- RV* Programs These programs are were you will find many of the routines maintainable in the VOFM transaction — copy control routines, pricing formulas, calculation routines, credit control enhancements, etc. The programs with the “RV” prefix are the customer maintained programs. Though, I suppose it is possible that standard routines have been customized as well.
As I said, this is more of a starting point than a comprehensive list. There are always BAPIs, Smartforms, and other hidden gems that may be more difficult to find. Contact a development resource if you need some deeper analysis performed on those.
Back to our report… I’m going to search for some standard values inside the MV45AFZ* programs. In my example, I am going to search for “ZZFIELD”, which is a dummy value included in all SAP installations. I input ‘MV45AFZ*’ into my ‘Program Name’ field and ‘ZZFIELD’ into the ‘Find string’ field. I execute the program to perform the search. This limited run returns it results fairly quickly: 32 Hits. In the case of this program, a “Hit” represents one line in a program. The value ‘ZZFIELD’ may exist more than once for each “Hit”. The results return other useful bits of information:
- Program Name
- Date and time stamp of when the report was run
- Line numbers for each returned line
Single-clicking anywhere on the returned code will take you right into the program in the ABAP Editor window. You can save the report results to a local file through the List –> Save/send –> File… menu option. Tips Here are a couple of tips to keep in mind:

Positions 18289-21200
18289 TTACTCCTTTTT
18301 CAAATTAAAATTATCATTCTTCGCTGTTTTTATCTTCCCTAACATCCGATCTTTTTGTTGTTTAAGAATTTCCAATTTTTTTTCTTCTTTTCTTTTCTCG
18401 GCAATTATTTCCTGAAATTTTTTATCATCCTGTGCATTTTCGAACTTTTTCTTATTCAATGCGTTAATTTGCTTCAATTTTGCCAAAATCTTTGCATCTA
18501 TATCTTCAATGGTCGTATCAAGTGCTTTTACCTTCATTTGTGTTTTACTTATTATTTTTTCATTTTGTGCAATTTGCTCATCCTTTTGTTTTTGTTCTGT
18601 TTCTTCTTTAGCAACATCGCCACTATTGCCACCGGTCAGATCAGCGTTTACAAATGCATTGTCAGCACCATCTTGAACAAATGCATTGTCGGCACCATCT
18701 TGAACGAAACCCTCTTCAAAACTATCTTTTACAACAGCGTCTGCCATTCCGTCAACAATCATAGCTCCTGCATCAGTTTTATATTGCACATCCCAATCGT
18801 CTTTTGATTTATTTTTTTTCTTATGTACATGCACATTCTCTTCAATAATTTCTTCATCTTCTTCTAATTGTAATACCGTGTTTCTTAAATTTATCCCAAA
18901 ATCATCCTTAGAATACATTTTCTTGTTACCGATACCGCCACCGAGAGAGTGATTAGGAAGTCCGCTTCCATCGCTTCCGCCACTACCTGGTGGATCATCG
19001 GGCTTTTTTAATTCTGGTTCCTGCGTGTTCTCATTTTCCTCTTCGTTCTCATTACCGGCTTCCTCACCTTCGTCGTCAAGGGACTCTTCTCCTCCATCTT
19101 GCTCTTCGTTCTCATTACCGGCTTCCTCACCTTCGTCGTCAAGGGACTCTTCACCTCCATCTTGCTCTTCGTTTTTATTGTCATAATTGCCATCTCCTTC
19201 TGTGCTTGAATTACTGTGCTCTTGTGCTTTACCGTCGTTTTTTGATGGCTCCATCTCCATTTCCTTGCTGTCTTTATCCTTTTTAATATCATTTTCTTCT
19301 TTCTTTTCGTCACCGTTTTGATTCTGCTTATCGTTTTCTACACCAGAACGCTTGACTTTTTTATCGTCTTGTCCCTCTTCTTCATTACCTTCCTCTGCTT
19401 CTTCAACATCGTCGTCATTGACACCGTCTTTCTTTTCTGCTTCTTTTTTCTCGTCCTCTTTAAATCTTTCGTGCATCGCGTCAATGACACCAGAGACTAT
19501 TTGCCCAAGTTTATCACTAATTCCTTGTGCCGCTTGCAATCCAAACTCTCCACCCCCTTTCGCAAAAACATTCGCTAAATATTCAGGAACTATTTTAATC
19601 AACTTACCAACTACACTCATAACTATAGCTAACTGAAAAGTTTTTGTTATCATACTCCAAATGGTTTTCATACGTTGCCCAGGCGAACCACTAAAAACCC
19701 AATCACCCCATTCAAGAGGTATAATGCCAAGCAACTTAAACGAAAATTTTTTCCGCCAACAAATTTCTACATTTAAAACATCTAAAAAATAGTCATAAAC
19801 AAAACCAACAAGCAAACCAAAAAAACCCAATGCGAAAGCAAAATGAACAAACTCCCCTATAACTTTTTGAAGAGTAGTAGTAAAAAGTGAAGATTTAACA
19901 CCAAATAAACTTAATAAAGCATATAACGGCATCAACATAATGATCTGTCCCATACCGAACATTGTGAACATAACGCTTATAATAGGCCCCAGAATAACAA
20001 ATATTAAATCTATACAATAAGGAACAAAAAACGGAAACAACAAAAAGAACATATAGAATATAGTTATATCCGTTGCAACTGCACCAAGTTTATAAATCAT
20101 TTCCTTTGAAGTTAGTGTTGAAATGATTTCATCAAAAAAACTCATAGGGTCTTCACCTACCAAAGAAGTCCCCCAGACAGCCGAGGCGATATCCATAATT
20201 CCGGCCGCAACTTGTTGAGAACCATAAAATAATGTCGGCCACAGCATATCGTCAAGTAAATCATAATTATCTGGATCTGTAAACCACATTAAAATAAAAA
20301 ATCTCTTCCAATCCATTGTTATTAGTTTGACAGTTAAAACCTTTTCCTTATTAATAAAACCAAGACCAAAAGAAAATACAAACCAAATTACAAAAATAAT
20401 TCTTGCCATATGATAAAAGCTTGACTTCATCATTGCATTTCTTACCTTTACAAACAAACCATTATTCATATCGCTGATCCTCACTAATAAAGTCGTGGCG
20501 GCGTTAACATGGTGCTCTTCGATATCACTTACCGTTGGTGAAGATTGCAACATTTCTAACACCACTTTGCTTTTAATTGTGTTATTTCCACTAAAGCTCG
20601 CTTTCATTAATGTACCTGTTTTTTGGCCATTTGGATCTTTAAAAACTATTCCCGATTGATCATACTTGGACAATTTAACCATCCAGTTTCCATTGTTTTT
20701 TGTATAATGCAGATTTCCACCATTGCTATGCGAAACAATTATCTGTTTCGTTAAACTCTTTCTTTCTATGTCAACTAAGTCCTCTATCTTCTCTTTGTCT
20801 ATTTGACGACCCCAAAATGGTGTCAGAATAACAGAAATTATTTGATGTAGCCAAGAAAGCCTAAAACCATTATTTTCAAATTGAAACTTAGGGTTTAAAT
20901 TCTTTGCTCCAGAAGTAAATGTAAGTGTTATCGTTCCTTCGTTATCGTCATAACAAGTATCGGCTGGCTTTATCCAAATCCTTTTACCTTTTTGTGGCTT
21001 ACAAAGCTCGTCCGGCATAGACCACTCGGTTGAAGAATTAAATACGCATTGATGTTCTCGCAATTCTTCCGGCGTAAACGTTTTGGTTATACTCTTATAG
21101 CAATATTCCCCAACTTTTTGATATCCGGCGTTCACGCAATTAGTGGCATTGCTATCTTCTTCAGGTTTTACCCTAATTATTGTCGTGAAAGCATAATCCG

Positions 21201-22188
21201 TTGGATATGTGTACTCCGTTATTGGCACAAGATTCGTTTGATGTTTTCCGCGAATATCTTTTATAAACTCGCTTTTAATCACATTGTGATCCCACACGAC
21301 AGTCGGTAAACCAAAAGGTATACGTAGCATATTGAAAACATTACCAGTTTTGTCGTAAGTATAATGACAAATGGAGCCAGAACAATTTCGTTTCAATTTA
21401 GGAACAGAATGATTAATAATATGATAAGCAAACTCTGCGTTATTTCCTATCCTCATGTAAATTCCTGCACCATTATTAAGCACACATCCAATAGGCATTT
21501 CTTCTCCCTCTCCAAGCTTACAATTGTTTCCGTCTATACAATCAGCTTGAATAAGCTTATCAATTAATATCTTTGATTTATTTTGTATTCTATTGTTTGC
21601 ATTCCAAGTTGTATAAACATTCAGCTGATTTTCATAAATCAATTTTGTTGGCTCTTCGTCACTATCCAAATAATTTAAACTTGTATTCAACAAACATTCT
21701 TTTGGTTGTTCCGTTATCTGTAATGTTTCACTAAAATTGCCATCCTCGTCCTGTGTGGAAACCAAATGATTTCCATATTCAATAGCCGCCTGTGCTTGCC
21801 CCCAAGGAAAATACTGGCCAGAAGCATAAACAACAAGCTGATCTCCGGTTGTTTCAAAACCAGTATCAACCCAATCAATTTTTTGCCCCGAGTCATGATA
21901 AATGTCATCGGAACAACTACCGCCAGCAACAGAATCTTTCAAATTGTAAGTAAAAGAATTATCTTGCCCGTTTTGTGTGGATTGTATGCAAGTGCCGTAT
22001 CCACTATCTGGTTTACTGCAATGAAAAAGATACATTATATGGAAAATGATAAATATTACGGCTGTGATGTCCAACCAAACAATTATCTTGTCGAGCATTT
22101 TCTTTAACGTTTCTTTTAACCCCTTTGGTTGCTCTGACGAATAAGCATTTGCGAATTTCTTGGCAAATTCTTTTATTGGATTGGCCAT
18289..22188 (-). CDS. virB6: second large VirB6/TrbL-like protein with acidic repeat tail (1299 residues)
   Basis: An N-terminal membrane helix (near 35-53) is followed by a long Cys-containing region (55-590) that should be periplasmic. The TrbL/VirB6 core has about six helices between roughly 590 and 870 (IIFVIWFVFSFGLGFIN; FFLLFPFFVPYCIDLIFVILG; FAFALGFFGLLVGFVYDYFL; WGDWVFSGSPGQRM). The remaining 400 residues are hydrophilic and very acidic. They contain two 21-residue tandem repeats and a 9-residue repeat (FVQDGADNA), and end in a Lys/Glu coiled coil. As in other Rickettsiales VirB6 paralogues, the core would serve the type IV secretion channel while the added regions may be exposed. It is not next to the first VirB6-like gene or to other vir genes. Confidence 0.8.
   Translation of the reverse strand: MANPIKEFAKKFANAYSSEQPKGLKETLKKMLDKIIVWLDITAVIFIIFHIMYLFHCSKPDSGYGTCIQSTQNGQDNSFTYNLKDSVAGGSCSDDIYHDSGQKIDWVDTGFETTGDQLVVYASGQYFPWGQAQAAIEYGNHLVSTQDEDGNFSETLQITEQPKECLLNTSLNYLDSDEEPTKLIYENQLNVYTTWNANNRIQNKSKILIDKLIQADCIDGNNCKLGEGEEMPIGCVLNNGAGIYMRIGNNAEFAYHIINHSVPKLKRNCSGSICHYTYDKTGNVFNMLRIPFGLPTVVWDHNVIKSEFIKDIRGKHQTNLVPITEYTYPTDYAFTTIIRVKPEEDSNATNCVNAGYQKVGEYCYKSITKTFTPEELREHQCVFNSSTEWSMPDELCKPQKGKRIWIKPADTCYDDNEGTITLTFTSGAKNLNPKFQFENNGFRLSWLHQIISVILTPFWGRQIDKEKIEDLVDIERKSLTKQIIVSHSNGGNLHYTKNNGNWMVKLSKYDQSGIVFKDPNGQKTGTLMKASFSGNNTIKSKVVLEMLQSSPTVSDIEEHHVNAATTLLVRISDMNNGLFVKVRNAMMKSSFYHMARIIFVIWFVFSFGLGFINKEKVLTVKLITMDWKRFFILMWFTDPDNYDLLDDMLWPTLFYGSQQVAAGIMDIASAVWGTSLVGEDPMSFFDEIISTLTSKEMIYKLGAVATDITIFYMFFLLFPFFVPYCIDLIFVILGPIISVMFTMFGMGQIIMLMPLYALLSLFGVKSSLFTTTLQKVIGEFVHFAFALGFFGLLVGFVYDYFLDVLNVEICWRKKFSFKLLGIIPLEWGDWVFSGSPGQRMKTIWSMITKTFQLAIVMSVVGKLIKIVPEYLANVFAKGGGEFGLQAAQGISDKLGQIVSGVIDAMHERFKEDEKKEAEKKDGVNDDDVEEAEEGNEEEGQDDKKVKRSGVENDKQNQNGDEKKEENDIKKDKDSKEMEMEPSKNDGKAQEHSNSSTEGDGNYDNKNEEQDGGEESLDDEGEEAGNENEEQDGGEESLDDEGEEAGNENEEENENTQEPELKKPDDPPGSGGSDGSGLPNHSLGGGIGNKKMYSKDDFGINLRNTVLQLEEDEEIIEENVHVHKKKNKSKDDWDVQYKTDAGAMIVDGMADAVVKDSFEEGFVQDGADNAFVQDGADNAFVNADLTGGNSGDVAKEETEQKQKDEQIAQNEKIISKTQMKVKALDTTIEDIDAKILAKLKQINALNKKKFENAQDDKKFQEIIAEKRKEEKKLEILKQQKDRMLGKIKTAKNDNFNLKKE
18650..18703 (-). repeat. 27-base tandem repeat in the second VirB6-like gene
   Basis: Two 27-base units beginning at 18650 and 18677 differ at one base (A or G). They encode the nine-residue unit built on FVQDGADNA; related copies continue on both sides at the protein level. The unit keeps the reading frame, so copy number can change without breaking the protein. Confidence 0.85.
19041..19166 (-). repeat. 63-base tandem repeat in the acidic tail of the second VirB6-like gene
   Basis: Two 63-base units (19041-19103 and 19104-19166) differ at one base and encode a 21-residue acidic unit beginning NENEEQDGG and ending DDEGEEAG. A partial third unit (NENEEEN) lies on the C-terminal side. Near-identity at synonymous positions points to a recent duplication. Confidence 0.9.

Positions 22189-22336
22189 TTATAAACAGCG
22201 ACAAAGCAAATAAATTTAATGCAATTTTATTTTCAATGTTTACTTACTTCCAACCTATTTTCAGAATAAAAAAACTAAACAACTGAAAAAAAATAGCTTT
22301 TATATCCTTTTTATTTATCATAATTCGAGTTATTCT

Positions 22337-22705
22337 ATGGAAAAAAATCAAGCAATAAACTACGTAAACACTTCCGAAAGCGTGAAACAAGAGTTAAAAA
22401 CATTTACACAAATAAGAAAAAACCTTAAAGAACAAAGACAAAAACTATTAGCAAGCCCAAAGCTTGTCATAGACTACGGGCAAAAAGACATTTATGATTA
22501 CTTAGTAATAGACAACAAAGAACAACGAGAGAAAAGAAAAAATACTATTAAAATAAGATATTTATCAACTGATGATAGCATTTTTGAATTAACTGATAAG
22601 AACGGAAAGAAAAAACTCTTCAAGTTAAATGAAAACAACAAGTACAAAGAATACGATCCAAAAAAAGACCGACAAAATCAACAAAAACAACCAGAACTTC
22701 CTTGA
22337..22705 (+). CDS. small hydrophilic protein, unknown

- Limit your scope of programs. Include too many programs, and you’ll cause the system to timeout. Instead, you may want to run each subset of programs as a stand-alone run. Or, you also have the option to run the program in the background.
- When searching for specific values, keep in mind that you may find other variables with that same value. For instance, let’s say you want to search for Sales Organization ‘BP01’, so you input ‘BP01’ in your ‘Find string’ field and execute. The search may also return results for Company Code ‘BP01’, or Sales Office ‘BP01’, or Purchasing Organization ‘BP01’.
That’s about it. Now you should be able to find text strings in ABAP programs. Oh. There’s another option to the above program for searching. It’s called ‘Global Search in Programs’ and is accessible through Transaction EWK1. The ‘Global Search in Programs’ screen offers fewer options, but from my experience returns similar results. As always, please leave a comment if you have some thoughts around this topic.
In SAP ERP 2005, the program RPR_ABAP_SOURCE_SCAN that I originally wrote about appears to have been replaced by RS_ABAP_SOURCE_SCAN. In ERP 6.0, the ‘RPR’ report has been completely commented out and, instead, calls the ‘RS’ report. The newer ‘RS’ report seems to work very much like the older ‘RPR’ report I documented above, but with additional selection criteria. Depending on the version of SAP you’re working with, you may need to resort to the older program. For more information, please see SAP Note 1492058, titled “Problems with variants for the report RPR_ABAP_SOURCE_SCAN”. Thanks, Pavel!